Fuseworks Media

Auckland Airport Transport Hub opens at international terminal

Auckland Airport’s international terminal transport system is set for the biggest change in its nearly 50-year history with the opening of the Transport Hub ground floor on Wednesday 3 April.

From 2am that morning, travellers heading for the international terminal will be the first to experience the brand-new facility when they pull up to more than 320m of new undercover kerbside drop off and pick up – a 200 per cent boost in space on what’s currently available out front of the terminal. Construction continues with parking levels above opening late-2024.

Replacing the old 1977 international terminal ground-level car park, the ground floor of the Transport Hub covers over 14,000m2 with separate lanes for public and commercial traffic creating an efficient and modern arrival and departure experience for those using public transport and scheduled buses, being dropped off or picked up by friends and family, or being dropped off by taxis, rideshares and shuttles.

Directly alongside the Transport Hub, new office spaces for the airport’s operational teams and partner organisations are under construction, designed to a 5-Star Green rating. A 1.2-megawatt rooftop solar array will help power the office building and the EV charging available in the car park.

Auckland Airport Chief Executive, Carrie Hurihanganui, said the Transport Hub creates an easier, efficient and more welcoming arrival and departure point for international travellers, and in the future, domestic customers of the new integrated domestic terminal.

“The drop-off and pick-up lanes, designed to handle the 650 vehicles an hour expected at peak, are an important step towards a new integrated domestic terminal. This is creating the capacity to manage future vehicle volumes with allowance for future mass rapid transit right alongside.”

Around the Transport Hub, pedestrian walkways and landscaping showcasing native planting, including mature pōhutukawa re-located from the surrounding construction sites, creates spaces with a unique feel of Aotearoa New Zealand. Five 25,000 litre rainwater tanks will provide non-potable water for the office and Transport Hub, plus irrigation for planted areas.

“We’re thrilled to be opening the first stage less than two years after starting work on the site. This was the first of our major infrastructure projects to get underway once the borders reopened. Post-pandemic there was a window of opportunity while international travel was rebuilding to complete a project of this scale while minimising disruption.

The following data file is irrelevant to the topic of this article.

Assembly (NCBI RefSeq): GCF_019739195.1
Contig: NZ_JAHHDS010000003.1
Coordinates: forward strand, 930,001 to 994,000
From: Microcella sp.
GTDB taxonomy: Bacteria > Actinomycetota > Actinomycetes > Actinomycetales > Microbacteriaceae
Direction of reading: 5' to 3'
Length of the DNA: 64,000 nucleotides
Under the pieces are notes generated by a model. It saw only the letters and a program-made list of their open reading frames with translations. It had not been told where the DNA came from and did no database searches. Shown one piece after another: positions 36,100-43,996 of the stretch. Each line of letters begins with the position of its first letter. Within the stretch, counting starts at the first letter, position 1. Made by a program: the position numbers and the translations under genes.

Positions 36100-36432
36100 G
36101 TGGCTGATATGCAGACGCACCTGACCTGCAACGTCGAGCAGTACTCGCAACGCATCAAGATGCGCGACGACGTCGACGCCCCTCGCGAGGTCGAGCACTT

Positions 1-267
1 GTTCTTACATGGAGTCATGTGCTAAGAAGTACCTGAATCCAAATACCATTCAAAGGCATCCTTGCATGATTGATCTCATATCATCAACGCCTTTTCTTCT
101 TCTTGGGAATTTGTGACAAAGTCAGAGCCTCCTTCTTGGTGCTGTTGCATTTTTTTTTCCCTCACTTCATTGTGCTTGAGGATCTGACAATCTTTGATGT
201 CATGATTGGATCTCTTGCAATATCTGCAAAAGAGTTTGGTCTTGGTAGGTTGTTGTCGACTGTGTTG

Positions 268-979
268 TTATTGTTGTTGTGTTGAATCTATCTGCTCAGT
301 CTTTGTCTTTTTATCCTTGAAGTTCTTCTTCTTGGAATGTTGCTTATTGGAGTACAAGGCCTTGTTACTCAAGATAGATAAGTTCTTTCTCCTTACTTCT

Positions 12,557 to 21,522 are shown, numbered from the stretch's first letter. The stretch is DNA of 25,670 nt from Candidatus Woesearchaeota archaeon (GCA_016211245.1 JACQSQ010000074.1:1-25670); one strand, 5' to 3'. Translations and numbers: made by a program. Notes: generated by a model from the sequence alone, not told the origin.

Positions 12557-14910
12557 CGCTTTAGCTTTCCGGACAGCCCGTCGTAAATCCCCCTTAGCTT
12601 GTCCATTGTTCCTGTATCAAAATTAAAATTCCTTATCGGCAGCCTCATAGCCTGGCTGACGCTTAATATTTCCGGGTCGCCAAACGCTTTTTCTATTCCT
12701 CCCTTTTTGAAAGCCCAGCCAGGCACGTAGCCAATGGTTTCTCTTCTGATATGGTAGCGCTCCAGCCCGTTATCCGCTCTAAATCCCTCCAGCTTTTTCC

“We do recognise that car parking was less convenient for a period, so we thank people for their patience and understanding during the Transport Hub construction. We reckon the ease and convenience the Transport Hub delivers will be absolutely worth it.”

1970s Inner terminal road closes for business

The opening of the Transport Hub brings the closure of the drop off and pick up area that’s operated directly out front of the international terminal.

As Auckland Airport works towards starting on the new domestic terminal proper, there is an extensive programme of projects – enabling works – to prepare the airport for a successful build.

“The upgrade of our terminal front door is one which will be most noticeable to anyone coming to the international terminal,” said Ms Hurihanganui.

“We’ll be closing the inner terminal road in front of the terminal building to make way for a raft of upgrades that will support the new domestic terminal to be integrated into the international terminal.

“We will also eventually reinstate the two-lane inner terminal road prioritising public transport at the front door of the terminal. This will further increase public drop-off / pick-up capacity in the Transport Hub.

“A feature of the design allows for wide covered footpaths to create room for families and travellers with luggage, pedestrian crossings, plenty of seats, and lighting, as well as calling time on the large sails that have adorned the terminal since the early 90s as we create a more modern look to our front door.

“Below ground, we need to prepare the airport for the next 50 years of operation by making sure the vital utilities backbone – water, stormwater, sewage, power, telecommunications, and the like – are fit-for-purpose. Over the years utilities have kept pace with traveller growth but meeting the needs of the new domestic terminal and ensuring future resilience requires a major upgrade to these vital, albeit hidden, connections,” Ms Hurihanganui said.

Work on the road, utilities and area directly in front of the terminal will take place over the next two years. Pedestrian access will be maintained throughout through controlled crossings at departures and arrivals.

The detail:

– 70,000m2 building

– 200m long, each floor of the four-storey structure is the size of two rugby fields with a double height ground floor

– Four levels of short-term car parking above the public drop-off / pick-up opening late-2024

– Space allocated alongside for future mass rapid transit station

– 1.2-megawatt solar array to help power public EV charging stations and 5-Star Green office building under construction next to the Transport Hub.

What’s new for customers:

  • Undercover public drop-off / pick-up, plus public transport, Park & Ride bus connection, interterminal bus connections and commercial drop-off
  • 680m of new covered walkways, landscaping and open spaces create contemporary plaza areas
  • Accessible zones within the commercial and public drop-off / pick-up
  • Existing international terminal drop-off / pick-up closes.

 

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